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Agronomic Performance of Rht Alleles in a Spring Wheat Population across a Range of Moisture Levels


This article in CS

  1. Vol. 45 No. 3, p. 939-947
    Received: May 27, 2004

    * Corresponding author(s): patrick.byrne@colostate.edu
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  1. Joshua D. Butlera,
  2. Patrick F. Byrne *a,
  3. Valiollah Mohammadib,
  4. Phillip L. Chapmanc and
  5. Scott D. Haleya
  1. a Dep. of Soil and Crop Sciences, Colorado State Univ., Fort Collins, CO 80523-1170
    b Dep. of Agronomy and Plant Breeding, Tehran Univ., Karaj, Iran
    c Dep. of Statistics, Colorado State Univ., Fort Collins, CO 80523-1877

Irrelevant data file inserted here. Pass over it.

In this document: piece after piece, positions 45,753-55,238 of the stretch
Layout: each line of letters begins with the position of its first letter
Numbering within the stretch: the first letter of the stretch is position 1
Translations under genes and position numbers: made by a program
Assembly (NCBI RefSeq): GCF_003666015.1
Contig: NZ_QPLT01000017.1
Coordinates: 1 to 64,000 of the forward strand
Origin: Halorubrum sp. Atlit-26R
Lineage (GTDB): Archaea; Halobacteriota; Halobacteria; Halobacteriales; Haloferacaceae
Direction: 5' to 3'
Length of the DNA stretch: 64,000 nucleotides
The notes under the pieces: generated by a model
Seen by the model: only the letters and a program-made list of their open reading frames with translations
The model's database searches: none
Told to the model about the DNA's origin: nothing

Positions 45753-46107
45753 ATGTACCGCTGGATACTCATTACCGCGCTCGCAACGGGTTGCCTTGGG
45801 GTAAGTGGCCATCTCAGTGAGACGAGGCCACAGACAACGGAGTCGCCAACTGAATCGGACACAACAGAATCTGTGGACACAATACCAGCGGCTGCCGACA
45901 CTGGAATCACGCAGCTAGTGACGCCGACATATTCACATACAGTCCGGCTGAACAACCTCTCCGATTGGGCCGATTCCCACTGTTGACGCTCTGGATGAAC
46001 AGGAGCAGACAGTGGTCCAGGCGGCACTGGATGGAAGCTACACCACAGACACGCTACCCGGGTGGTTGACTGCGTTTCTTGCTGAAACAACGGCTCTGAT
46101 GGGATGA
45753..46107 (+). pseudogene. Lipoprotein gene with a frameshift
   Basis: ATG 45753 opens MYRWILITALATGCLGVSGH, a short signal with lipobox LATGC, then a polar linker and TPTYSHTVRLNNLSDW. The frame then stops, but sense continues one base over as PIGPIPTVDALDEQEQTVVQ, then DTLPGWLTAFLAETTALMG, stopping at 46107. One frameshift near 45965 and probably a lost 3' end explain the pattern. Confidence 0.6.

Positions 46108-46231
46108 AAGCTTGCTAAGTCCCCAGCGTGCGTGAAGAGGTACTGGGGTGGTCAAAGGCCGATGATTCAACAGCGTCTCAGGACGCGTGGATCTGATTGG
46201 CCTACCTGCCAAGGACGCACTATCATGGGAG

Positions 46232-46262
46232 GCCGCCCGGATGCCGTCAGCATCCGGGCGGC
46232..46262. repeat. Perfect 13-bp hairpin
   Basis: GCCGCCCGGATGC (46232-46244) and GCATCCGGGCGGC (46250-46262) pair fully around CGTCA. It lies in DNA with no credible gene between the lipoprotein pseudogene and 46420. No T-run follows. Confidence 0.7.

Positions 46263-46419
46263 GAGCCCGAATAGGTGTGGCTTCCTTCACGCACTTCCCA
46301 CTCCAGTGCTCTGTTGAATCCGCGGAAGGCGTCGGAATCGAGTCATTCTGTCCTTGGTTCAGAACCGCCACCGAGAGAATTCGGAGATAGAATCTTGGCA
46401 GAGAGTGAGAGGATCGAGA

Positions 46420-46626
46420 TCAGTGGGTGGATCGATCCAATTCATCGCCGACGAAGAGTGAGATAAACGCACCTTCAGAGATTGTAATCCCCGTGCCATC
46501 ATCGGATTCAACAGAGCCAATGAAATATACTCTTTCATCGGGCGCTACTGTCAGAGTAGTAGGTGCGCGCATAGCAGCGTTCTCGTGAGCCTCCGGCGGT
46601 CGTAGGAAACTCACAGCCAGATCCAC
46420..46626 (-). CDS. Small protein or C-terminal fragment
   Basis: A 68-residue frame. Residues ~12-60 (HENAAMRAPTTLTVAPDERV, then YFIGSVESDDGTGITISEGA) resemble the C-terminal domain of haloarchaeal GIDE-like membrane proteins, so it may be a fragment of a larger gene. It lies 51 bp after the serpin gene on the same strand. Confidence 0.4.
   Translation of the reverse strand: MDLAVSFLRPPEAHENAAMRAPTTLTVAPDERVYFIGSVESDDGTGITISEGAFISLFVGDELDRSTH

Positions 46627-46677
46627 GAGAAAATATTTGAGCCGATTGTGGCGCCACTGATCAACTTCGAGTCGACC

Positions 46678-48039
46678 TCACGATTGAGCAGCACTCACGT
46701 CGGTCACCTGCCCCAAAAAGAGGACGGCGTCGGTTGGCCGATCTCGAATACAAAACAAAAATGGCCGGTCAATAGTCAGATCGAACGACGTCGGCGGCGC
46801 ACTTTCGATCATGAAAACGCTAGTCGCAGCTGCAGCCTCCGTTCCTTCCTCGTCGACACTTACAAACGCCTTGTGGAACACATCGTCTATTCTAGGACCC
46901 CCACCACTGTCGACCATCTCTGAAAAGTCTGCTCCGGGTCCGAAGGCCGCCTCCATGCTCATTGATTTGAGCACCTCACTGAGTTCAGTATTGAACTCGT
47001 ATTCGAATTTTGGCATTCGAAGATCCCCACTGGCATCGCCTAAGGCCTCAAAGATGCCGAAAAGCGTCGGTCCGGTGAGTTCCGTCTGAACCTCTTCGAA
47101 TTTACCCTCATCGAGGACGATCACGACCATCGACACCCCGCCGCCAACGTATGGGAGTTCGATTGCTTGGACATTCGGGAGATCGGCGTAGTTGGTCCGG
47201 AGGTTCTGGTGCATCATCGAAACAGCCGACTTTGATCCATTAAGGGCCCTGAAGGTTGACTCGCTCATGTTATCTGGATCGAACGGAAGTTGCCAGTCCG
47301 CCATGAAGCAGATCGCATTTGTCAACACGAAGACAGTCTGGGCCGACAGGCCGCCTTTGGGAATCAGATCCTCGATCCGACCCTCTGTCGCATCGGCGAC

Reduced height alleles at the Rht-B1 and Rht-D1 loci have been widely incorporated into wheat (Triticum aestivum L.) cultivars with the intent of improving partitioning of assimilates to grain. Although generally effective at increasing yield in high yield environments, their effects under heat and drought stress have been variable. We undertook this study to evaluate the effects of the Rht-B1b and Rht-D1b dwarfing alleles in a recombinant inbred line (RIL) spring wheat population under a range of soil moisture conditions. Rht-B1 and Rht-D1 genotypes of 140 RILs derived from a cross between ‘Kauz’ and MTRWA116 were determined by polymerase chain reactions (PCR). The population was evaluated for yield and agronomic traits in four Colorado environments under fully irrigated, partially irrigated, and rainfed conditions in 2001 and 2002. Lines with both dwarfing alleles were significantly (P < 0.01) shorter, lower yielding, and later heading in all environments compared with lines with one or no dwarfing allele. Lines with both tall alleles performed equal to or better (P < 0.05) than all other classes for grain yield, test weight, and kernel weight in all environments. Among lines with a single dwarfing allele, those with Rht-B1b on average outyielded those with Rht-D1b in the fully irrigated environment (5432 versus 4993 kg ha−1, P < 0.05), but elsewhere their yields did not differ (P > 0.05). Desirable values for most traits occurred across a relatively wide range of plant heights, with the best performing lines either shorter lines in the tall class or taller lines in the semidwarf classes.

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